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Airmen graduate from benchmark Russian linguist class

  • Published
  • By Matthew McGovern
  • 16th Air force
Twelve Airmen from the 543rd Intelligence Surveillance and Reconnaissance Group graduated from a benchmark Russian linguist language class here, Friday, rapidly filling deficiencies while minimizing costs.    

“As the priorities of our country shifted, we found ourselves with a gap in critical languages, including Russian,” said Lt. Col. Jessica Adkins, 93rd Intelligence Squadron commander. “We did what Airmen do, and that’s innovate. With support of the group, wing and the [Air Force Cryptologic Office], we found money and crafted a first-of-its-kind plan to quickly train linguists outside of the [Defense Language Institute].”  

Before this class, students would have to attend DLI in Monterey, California for training.

“Headquarters Air Force approved the training outside the standard DLI process resulting in approximately 1.6 million dollars in [Permanent Change of Station] cost savings in a time of tightening budgets,” said Eileen Garza-Avlonitis, 543rd Intelligence Surveillance and Reconnaissance deputy group commander. “What has been accomplished here has truly paved the way for future iterations of language training across the Air Force.”

Russian speaking contractors taught the ten-month course at JBSA-Lackland, to students who had different language linguist backgrounds, who were already stationed at the base.

“I was a prior Urdu Linguist, speaking the language of Pakistan, and I’m excited to put my skills to use for the long-standing mission translating Russian,” said Staff Sgt. Andrew Wrinm, Russian Linguist graduate. “When you’re doing this mission, what you’re doing is safeguarding the troops abroad and people at home. The intelligence we provide helps decision makers and world shakers in Washington make important decisions.”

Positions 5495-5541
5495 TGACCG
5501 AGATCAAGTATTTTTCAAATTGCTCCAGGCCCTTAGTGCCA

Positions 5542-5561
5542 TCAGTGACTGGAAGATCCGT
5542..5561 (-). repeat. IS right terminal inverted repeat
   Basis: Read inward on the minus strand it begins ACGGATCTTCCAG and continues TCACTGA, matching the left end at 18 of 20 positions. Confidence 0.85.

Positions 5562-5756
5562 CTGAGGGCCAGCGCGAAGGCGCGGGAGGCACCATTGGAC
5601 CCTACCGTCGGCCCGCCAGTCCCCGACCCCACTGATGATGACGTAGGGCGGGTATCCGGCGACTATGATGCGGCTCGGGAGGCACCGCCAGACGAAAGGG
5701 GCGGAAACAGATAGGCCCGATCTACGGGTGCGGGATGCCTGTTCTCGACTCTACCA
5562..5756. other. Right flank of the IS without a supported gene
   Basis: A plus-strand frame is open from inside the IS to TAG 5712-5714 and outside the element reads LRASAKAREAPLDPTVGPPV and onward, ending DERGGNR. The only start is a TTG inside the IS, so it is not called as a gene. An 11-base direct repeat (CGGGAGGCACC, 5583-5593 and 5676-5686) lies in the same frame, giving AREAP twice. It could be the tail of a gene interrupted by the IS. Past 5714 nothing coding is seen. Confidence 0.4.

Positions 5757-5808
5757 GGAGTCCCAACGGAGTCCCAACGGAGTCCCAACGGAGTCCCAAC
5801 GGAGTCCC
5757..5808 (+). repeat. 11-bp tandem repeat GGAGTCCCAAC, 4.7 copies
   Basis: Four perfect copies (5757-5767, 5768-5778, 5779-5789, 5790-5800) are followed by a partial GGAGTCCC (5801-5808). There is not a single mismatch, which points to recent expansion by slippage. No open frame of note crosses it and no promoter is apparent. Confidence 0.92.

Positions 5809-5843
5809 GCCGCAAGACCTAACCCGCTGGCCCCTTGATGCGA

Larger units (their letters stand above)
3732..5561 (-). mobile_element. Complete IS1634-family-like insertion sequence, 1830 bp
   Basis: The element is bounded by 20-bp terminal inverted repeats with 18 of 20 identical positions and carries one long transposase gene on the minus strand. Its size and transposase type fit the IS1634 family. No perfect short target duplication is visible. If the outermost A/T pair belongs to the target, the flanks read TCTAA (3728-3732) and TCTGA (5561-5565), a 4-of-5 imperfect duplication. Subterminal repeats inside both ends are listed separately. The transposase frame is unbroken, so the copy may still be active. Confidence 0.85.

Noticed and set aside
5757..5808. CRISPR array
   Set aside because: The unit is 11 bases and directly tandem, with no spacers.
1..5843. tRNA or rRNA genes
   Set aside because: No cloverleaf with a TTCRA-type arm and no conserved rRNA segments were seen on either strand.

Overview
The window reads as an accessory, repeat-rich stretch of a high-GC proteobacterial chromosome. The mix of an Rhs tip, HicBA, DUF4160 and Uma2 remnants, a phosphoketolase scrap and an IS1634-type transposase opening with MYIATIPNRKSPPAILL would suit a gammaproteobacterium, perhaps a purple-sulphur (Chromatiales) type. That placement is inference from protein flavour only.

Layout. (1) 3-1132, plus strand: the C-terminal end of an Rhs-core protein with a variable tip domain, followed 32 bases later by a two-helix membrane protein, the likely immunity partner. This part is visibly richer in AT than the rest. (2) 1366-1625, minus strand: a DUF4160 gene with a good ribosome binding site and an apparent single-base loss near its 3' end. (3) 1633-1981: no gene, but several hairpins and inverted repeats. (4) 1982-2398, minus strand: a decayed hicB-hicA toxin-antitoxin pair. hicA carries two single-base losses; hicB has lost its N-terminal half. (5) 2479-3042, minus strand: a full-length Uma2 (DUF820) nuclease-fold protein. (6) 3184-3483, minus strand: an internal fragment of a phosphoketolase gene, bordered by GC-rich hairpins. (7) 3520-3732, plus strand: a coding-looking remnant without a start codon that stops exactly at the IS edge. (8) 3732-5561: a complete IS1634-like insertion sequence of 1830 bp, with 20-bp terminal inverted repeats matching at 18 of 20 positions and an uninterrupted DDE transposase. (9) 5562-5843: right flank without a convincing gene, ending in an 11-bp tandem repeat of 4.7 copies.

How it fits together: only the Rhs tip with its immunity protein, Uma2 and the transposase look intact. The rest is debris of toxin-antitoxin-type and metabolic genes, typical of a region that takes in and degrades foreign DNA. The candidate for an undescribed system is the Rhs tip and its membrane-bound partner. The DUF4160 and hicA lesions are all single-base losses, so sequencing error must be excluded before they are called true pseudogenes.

Upon graduation, the students will stay at JBSA-Lackland where they will converge their language capabilities to generate information warfare outcomes for combatant commanders and air components.

“The positive of this is [the students] didn’t necessarily want to leave right away; they’ve been here a long time already as linguists and their quality of life and family is already here,” said Garza-Avlonitis. “It’s a win-win. They’ll get to stay for one more assignment and then they’ll be prone to moving.”  

The training paved the way for future instruction of its kind across the Air Force.

“The Air National Guard and [other Air Force units] will soon embark on their own micro-experiment to re-language linguists,” said Garza-Avlonitis.  “The 543rd ISRG will start our second class, here, towards the end of the summer.”

The 543rd ISR Group is a force provider for national cryptologic operations and serves as Sixteenth Air Force's primary service cryptologic component to the Department of Homeland Security. The group provides air, space and cyberspace signals intelligence analysts for NSA/CSS Texas as well as Air Force National-Tactical Integration for Air Forces Southern and Air Forces Northern air operations centers. The group also supports cryptologic mission sets within North American Aerospace Defense Command, United States Northern Command, as well as United States Southern Command.